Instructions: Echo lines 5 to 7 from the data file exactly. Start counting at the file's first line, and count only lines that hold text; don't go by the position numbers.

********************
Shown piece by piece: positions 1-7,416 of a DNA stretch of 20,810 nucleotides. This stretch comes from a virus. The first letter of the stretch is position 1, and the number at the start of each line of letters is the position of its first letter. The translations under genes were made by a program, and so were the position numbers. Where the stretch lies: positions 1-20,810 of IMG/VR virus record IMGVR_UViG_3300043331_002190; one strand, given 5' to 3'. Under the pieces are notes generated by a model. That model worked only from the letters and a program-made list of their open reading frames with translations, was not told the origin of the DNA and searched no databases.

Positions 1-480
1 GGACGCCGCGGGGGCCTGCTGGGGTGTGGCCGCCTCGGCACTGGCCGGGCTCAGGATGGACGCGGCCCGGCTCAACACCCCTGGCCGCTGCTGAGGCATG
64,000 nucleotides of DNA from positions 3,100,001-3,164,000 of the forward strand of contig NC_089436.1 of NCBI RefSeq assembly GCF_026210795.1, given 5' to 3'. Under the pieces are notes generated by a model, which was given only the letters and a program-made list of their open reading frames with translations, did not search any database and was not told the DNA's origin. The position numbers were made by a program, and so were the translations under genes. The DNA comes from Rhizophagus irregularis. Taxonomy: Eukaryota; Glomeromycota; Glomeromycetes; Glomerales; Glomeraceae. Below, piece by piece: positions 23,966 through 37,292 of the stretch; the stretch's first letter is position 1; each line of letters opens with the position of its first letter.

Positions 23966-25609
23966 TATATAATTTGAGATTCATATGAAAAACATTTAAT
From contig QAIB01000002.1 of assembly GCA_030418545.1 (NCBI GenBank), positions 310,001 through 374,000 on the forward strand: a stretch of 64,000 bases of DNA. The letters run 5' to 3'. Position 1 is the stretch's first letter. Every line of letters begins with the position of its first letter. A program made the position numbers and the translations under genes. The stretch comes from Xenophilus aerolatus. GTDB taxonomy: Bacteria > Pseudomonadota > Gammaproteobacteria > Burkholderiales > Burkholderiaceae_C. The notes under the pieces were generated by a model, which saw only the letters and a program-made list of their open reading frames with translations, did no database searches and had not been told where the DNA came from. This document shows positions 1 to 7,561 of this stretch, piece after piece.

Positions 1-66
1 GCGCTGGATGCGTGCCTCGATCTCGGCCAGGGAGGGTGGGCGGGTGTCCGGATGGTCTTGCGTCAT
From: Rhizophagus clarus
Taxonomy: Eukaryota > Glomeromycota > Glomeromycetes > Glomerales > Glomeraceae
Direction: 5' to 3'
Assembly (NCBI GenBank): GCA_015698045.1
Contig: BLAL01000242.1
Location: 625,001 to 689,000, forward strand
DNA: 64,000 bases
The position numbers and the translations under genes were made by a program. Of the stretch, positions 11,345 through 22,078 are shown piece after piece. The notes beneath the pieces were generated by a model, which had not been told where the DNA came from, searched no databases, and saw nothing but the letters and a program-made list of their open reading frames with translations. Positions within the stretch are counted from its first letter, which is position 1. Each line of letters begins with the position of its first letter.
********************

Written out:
Positions 23966-25609
23966 TATATAATTTGAGATTCATATGAAAAACATTTAAT
From contig QAIB01000002.1 of assembly GCA_030418545.1 (NCBI GenBank), positions 310,001 through 374,000 on the forward strand: a stretch of 64,000 bases of DNA. The letters run 5' to 3'. Position 1 is the stretch's first letter. Every line of letters begins with the position of its first letter. A program made the position numbers and the translations under genes. The stretch comes from Xenophilus aerolatus. GTDB taxonomy: Bacteria > Pseudomonadota > Gammaproteobacteria > Burkholderiales > Burkholderiaceae_C. The notes under the pieces were generated by a model, which saw only the letters and a program-made list of their open reading frames with translations, did no database searches and had not been told where the DNA came from. This document shows positions 1 to 7,561 of this stretch, piece after piece.